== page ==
I KNOW that April only has 30 days and April is Fair Housing Month, but we started early. so don't miss a single day-get the rest at http://aptdynamics.com/blog-posts
- One of the goals of the Fair Housing Act is to disabled prospects and residents the same as those who aren't disabled, so that they can enjoy their apartment homes like everyone else. Here are some basics:
You don’t have the right to know what a person’s disability is or how bad it is, so don’t ask.
You do have the right to verify the existence of a disability if it’s not readily apparent.
Use a “Request for Reasonable Accommodation Form” when you asked for a modification and you wouldn’t know there was a disability, or if you are aware of the disability but the accommodation the resident/prospect has asked for doesn’t seem to be connected to the request.
If the resident or prospect brings his/her own information from another source (see day 15) then use that rather than making them use our form.
More on fair housing and disabled prospects and residents to come!
- According to HUD, more than 50% of Fair Housing Claims are currently about disabilities! So learn how to treat the disabled prospects and residents correctly! Here’s a common mistake:
It’s tempting but don’t EVER decide which apartment will best suit a person with a disability, or eliminate their choices in any way. I know you want to be nice or logical, and say, not offer to show someone in a wheel chair a second floor apartment home. But RESIST the temptation to eliminate their choices! It’s illegal and it’s called STEERING. Tell a prospect about all vacancies or notices in their time frame of the size they’ve asked for and then let them decide which apartments are suitable. Tell about ALL vacancies even if you have available accessible apartments available. It is their decision if they want to see/lease only the accessible or ground-floor apartments, and only then would you limit what you would show a prospect.
- We make modifications, or allow residents with disabilities to make reasonable modifications to the apartment and common areas. The resident has the right to make physical alterations to help him or her live in the apartment, as long as they're reasonable. For instance, a common reasonable modification request is to install grab bars in the bathroom for added support. We cover up to $200 of the cost of modifications, and the resident would be required to pay for anything above that. If they make the modifications the lease states that they are to get our permission beforehand. This can be a note, or the “Request for Reasonable Modification” form (see day 21), or even verbal. Be sure and document!
- Don’t ask questions about the nature of a disability. Many prospective residents are asked about their disabilities when they go apartment hunting. But questions like, "Can you walk at all?" "How did you lose your leg?" and "What medications did they give you for that?" are all illegal, even if your goal is just to get to know the prospect better. Stay away from all those types of questions! Don’t Ask!
- Parking! Parking! Parking!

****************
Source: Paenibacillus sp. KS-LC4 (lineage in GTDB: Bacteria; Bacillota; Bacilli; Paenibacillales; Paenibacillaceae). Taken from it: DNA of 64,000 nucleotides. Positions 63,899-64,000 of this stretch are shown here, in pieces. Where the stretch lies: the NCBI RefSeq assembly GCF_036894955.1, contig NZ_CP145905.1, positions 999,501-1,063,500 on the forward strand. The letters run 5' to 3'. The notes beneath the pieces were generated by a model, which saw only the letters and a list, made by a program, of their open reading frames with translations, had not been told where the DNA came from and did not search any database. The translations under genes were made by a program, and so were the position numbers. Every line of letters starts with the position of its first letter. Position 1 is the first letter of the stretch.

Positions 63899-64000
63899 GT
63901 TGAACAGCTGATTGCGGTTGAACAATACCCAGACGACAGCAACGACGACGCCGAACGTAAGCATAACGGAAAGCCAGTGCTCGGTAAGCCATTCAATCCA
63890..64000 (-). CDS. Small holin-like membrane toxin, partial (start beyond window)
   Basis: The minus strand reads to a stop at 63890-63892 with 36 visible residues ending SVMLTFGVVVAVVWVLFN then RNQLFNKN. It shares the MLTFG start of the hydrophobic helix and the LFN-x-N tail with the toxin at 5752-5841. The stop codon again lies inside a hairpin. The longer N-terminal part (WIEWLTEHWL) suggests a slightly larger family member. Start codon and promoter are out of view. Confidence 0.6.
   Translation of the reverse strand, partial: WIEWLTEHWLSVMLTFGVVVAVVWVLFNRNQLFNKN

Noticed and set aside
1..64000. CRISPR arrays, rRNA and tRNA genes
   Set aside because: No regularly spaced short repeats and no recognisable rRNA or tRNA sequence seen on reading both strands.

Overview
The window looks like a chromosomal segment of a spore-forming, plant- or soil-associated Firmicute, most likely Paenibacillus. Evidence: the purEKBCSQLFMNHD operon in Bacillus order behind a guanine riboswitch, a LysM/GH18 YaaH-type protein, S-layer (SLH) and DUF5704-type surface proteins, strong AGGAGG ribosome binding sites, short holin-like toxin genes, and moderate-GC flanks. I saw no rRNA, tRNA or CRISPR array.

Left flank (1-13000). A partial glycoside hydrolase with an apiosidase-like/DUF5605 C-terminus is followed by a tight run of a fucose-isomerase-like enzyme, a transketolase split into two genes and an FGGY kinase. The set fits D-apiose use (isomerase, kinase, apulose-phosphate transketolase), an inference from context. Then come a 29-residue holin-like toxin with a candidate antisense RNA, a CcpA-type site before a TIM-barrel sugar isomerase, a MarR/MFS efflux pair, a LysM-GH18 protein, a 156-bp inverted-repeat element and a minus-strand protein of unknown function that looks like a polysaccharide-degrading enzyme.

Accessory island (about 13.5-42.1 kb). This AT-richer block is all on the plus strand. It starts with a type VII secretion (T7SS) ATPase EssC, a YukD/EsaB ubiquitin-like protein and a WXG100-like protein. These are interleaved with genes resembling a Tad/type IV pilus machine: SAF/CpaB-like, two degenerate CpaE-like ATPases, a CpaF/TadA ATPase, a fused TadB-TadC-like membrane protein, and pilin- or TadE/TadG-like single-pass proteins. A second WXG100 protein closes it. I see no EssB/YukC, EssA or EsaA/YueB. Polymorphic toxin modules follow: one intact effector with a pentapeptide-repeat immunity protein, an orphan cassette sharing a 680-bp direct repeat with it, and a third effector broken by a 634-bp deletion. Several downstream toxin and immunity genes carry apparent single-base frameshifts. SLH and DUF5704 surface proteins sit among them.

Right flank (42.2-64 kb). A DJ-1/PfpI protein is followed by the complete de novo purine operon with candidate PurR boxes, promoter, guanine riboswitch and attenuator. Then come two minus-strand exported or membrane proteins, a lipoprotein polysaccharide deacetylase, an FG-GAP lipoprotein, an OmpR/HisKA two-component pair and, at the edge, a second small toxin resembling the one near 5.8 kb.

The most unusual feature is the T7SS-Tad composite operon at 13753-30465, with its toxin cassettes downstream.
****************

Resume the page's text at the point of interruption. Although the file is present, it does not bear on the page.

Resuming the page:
Special thanks to our industry friends! The following is co-authored by Theresa L. Kitay, Esquire, who specializes in defense of Fair Housing Act cases and Nadeen Green, Senior Counsel with For Rent Media Solutions™, who regularly teaches fair housing classes to the apartment industry. Thank you, Nadeen, Terry and ForRent, for the following:
If a Person with a Disability (PWD) asks you to work with them regarding their parking, make it happen... Landlords rarely win fair housing parking cases! … Have a conversation with the PWD and find out what they are trying to accomplish and how they think you might best be able to make that happen.
• Is the need location based? If so, which area works best for the person?
• Does the PWD need a regular sized parking space, or one that is larger for van, wheelchair or walker use?
• Does the PWD want the parking space designated as “handicapped parking” or “reserved?”
• Does the PWD also need a curb cut or ramp if one is not already in place?
Keep in mind that the concept of “reasonable accommodation” expects that the landlord will cover any so-called “de minimus” expenses associated with the accommodation. In parking, for instance, the cost of the sign or some minimal parking lot striping would be small and should be paid by the landlord; installing a new ramp is likely a more significant cost and is typically the resident’s financial responsibility.
Reasonable accommodation is not limited just to providing the parking space. There is a duty to “defend” that parking space on behalf of the PWD as well. A landlord ended up paying when he provided a parking space for the PWD but then did nothing when others parked there.
Have a dialogue with the PWD and let that person know that if there are any problems connected with the use of the parking space that you want those problems brought to your attention. In fact, a nice letter to this effect is wise. When problems are brought to your attention, address them because (all together now): Landlords rarely win fair housing parking cases! Thank you, Terry and Nadeen!
So if someone requests an accessible parking place, and their disability is obvious, or they have the license tag or placard, you don’t need any further documentation of their need. If it is not obvious, and they don’t have the vehicle tag or placard, you may ask for proof of the need for an accessible parking space. You can use our Request for Reasonable Accommodation Form or their documentation – see Day 15.
Stay Tuned for the last Digest!